What's new

Dialects?

Seppuku

先輩
26 Aug 2003
126
0
26
I know there have been threads about dialects but not about this question I think.

I've heard that in different parts of japanese there are different dialects, but i was wondering how different are they (for those who live in the USA) would it be like a northern person talking and a southern person or more like American english and British english?
 
I know from first-hand experience that the Tohoku Dialect (northern Japan) is practically a foreign language to the rest of Japan.

I have heard that the spoken dialects of Kyushu are also hard to understand. Can anybody verify that?
 
yep. Kagoshima also has a very strong dialect. My husband is from Kobe and when talking with his workmates here he can only understand 70%! The older people are the hardest to talk to. It's like a whole new language.

I go to a doctor in Kumamoto-ken (north west of Kagoshima) and it's *very* hard to understand the doctor.... he has a very strong Kumamoto accent!
I feel like I am learning 3 whole languages, Kansai-ben, Kagoshima-ben and "standard" Japanese...... :p
 
Konnichiwa Seppuku-san!

I had heard Japanese common language and Kansai dialect are more different than between German and Dutch. But I don't know Dutch and I can not compare the two.:p

There is a lot of dialects in Japan, and most of all are different at a word and accent.

NANGI
 
There are many dialects in the Japanese language. It all depends where you live. But I think the standard one is Kanto-ben. There's also Kansai-ben (Oosaka area) which is also popular.
 
Alright I'm using this old thread for my question:

Hoping there`s someone who speaks Hyoojun-go here. Tell me what dialect sounds the most calm to the one that sounds the most rough?
 
You'll have to be a bit more specific there. How you speak (tone and body language) has more to do with 'roughness' than anything else.
 
I speak Kansai-ben, well It`s hard to know my tone since it sounds normal where I live. Maybe if I go to Tokyo I would sounds loud? I'm not sure about body language.
 
Luc said:
I speak Kansai-ben, well It`s hard to know my tone since it sounds normal where I live.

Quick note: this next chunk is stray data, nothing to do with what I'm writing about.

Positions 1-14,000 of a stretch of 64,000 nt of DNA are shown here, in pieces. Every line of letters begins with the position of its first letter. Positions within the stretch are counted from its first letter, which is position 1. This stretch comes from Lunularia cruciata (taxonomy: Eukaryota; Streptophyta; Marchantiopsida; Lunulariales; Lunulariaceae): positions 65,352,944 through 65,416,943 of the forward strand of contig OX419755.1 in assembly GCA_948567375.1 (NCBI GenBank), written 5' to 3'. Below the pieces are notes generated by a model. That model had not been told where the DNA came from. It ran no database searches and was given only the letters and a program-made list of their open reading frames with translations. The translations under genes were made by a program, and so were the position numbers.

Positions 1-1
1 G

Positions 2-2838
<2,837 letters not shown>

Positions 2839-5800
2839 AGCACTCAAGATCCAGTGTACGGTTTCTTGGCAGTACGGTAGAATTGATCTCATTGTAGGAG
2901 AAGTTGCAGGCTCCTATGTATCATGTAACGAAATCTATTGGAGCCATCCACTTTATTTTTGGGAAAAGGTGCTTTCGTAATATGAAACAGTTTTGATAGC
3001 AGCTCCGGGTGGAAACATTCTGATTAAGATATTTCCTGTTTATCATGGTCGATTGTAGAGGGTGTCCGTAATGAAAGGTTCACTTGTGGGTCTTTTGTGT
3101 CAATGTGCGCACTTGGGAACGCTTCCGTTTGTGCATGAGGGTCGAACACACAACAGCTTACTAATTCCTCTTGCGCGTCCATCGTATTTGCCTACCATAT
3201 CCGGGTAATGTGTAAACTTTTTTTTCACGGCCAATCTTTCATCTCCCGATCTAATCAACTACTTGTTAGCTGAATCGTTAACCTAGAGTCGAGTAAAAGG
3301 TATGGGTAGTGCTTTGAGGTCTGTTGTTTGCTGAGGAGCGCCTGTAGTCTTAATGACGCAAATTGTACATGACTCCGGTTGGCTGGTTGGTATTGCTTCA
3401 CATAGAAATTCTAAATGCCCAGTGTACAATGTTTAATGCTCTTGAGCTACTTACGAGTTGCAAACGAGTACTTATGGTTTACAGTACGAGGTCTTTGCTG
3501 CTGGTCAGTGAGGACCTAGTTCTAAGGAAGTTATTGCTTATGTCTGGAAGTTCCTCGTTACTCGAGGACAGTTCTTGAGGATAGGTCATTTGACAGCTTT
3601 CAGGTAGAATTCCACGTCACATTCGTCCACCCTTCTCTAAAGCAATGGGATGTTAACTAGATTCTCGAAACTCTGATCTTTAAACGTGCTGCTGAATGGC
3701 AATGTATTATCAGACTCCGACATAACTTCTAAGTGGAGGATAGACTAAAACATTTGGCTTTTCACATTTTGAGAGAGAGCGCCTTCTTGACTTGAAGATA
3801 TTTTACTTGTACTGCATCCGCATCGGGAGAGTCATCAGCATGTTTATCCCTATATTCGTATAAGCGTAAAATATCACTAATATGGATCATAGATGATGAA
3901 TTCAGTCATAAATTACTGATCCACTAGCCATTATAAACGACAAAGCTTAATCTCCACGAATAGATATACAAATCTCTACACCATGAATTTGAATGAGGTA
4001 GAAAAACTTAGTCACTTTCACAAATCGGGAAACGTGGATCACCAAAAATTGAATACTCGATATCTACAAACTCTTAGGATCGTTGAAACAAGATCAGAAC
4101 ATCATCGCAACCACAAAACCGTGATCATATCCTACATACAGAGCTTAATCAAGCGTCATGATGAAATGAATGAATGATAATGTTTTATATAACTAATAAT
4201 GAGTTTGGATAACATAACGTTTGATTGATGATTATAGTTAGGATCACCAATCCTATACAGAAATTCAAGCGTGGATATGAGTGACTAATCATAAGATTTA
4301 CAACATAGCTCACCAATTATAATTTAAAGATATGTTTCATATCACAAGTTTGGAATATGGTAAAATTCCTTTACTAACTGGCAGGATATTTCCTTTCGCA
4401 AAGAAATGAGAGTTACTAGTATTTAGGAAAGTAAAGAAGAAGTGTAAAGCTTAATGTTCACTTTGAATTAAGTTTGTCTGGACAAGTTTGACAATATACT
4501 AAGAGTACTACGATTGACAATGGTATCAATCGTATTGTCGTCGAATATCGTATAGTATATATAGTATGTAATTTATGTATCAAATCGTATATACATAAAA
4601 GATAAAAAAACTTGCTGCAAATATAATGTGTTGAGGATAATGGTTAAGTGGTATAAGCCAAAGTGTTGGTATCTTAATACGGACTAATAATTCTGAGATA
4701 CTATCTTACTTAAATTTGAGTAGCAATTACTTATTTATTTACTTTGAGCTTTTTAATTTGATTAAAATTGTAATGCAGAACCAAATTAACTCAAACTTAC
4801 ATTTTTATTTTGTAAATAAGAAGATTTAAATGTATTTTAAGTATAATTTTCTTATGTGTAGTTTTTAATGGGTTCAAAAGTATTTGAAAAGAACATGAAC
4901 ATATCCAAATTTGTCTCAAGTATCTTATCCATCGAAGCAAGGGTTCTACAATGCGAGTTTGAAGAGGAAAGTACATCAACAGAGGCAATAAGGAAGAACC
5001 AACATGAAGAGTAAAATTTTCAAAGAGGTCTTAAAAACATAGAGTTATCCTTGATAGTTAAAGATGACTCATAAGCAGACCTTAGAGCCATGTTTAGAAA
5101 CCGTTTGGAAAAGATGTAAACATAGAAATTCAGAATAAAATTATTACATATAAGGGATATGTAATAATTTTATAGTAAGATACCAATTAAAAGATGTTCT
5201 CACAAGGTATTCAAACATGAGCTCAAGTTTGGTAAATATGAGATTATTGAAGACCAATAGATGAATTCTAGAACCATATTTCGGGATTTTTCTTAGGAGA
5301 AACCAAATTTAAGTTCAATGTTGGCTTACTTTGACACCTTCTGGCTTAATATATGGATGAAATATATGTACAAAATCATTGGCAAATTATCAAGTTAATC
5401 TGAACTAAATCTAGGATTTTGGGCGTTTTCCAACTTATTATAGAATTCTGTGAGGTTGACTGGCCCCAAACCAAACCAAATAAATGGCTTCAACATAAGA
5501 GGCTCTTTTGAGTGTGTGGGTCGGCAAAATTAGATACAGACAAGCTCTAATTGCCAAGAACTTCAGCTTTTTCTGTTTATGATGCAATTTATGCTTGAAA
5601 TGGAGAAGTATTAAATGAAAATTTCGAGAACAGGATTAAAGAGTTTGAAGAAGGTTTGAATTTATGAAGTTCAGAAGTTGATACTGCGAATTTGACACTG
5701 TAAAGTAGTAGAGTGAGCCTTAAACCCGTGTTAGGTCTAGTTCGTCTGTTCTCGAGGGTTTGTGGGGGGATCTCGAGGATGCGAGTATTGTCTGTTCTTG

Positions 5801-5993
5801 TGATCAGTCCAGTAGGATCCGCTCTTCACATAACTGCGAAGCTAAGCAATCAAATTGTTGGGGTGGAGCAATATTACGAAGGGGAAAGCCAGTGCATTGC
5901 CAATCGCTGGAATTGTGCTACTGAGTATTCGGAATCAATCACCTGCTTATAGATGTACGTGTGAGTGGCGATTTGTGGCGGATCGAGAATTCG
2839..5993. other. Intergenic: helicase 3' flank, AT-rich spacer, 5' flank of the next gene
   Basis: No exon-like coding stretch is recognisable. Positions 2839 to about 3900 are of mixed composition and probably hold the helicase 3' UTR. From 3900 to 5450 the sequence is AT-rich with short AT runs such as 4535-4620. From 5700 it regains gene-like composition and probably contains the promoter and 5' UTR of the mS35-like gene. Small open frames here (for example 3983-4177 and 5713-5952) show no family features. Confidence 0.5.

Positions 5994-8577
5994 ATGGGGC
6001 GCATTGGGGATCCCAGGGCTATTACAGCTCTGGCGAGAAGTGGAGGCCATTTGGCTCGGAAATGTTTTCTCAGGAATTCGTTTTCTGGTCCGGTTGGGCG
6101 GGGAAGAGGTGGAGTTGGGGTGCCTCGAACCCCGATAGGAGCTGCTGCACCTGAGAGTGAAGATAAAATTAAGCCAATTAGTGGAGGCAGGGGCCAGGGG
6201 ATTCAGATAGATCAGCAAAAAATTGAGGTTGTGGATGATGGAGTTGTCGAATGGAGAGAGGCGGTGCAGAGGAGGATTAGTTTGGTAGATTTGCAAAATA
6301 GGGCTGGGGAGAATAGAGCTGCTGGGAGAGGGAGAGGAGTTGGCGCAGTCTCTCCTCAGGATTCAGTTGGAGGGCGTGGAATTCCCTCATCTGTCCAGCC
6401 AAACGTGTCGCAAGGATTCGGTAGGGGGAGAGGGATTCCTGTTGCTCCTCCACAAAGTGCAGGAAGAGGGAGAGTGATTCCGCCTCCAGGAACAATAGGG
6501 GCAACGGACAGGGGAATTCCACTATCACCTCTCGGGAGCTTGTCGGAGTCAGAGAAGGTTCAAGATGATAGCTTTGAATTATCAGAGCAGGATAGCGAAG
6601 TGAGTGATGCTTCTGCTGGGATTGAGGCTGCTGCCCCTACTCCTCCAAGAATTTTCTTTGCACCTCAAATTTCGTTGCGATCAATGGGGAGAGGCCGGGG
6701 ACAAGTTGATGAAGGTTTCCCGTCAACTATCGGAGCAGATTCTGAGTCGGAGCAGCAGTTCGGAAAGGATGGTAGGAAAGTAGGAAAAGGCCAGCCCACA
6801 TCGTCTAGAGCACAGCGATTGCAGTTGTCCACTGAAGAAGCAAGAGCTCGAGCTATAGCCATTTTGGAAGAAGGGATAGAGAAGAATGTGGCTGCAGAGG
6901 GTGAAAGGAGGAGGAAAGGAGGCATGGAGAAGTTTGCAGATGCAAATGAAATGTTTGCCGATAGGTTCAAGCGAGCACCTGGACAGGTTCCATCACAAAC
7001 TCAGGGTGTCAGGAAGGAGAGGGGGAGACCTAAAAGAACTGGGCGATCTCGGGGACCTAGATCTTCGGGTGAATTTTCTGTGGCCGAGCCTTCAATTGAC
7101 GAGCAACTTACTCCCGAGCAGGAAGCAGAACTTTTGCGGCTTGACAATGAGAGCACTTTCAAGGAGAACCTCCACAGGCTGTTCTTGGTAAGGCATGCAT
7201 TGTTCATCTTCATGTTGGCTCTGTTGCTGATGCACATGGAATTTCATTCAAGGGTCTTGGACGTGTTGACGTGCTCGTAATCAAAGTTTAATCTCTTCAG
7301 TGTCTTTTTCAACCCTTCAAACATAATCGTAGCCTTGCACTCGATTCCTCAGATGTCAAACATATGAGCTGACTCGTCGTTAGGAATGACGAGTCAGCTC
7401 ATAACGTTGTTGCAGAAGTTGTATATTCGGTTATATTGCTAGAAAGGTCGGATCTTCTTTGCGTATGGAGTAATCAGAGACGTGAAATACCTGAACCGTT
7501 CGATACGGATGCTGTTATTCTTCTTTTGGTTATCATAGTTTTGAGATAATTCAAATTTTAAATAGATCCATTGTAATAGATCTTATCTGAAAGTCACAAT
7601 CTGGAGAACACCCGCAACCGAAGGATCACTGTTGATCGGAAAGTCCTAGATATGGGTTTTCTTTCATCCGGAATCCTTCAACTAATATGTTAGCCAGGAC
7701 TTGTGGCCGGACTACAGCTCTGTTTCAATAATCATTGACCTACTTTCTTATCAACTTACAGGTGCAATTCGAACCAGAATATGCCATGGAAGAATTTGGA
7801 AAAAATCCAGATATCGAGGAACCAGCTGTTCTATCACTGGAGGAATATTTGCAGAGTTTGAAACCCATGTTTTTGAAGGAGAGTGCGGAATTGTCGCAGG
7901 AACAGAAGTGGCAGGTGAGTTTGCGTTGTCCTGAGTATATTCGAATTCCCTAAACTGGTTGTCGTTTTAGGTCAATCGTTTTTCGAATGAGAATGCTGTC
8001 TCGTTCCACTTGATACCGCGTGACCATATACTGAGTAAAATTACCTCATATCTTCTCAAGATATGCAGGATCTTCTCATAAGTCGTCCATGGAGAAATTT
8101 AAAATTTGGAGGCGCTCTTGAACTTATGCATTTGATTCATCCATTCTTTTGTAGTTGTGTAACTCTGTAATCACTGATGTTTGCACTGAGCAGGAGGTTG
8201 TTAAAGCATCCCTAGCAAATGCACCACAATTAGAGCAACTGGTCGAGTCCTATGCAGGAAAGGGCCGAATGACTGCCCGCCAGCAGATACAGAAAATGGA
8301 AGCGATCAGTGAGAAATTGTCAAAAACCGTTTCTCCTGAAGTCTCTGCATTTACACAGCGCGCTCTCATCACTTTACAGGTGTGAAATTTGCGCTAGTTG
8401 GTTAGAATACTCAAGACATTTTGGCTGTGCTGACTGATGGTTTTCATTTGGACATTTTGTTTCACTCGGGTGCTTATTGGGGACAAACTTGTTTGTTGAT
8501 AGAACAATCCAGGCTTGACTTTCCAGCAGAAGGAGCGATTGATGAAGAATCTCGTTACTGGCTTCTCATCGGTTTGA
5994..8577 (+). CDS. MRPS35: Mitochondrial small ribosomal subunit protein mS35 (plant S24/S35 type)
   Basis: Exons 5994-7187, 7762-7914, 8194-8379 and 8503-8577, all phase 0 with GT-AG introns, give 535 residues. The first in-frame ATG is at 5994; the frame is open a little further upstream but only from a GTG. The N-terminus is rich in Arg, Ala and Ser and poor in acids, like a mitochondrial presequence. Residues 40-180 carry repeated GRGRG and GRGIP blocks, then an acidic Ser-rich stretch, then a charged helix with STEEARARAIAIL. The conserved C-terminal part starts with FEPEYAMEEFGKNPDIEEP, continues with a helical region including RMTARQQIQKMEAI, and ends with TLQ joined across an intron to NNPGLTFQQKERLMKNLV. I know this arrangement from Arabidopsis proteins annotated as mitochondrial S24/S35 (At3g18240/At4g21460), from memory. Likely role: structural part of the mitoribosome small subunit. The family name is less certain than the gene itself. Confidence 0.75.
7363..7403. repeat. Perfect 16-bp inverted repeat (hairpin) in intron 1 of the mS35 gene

I also speak Kansai-ben, but since I live in Kobe not in Kyoto where they speak Kyoto-ben (that is where you live right?) I speak a different version, a mix of Kobe-ben and Osaka-ben, so we don't say stuff like "okini." (Kyoto version of thanks)

Luc said:
Hoping there`s someone who speaks Hyoojun-go here. Tell me what dialect sounds the most calm to the one that sounds the most rough?

Many people who are not from the Kansai area say that Kansai-ben sounds the most rough (espescially osaka-ben).

I did hear a story once about a middle aged lady who was from Osaka, and she moved to the Touhoku-area. She was threatened by some local gang or something, who of course spoke Touhoku-ben, but because she was from Osaka, their Touhoku-ben sounded ridiculous and not threatening, so when she got pissed off and started yelling at them, they where so frightened of her rough-sounding Osaka-ben that they ran off.

I don't know if this story is true but it was on TV and I found it slightly amusing.
 
lol but I live on the border of Kyoto and Osaka, so I speak both and my host family speaks Osaka-ben.

There`s something not attractive about a women saying na! instead of ne?
 
NANGI said:
Konnichiwa Seppuku-san!

I had heard Japanese common language and Kansai dialect are more different than between German and Dutch.
But I don't know Dutch and I can not compare the two.:p

There is a lot of dialects in Japan, and most of all are differents at a word and accent.

NANGI
i speak duch and no german, and when a german would speak to me i would'n understand anything of it. maybe some words wich sound the same you could translate, but to understand a conversation ... not really :)

sometimes it's even hard to understand some dutch dialects!
like in holland: they have regular dutch, but also a dialect called fries (not sure if it's written right) and it sounds like a totally different language.
 
Back
Top Bottom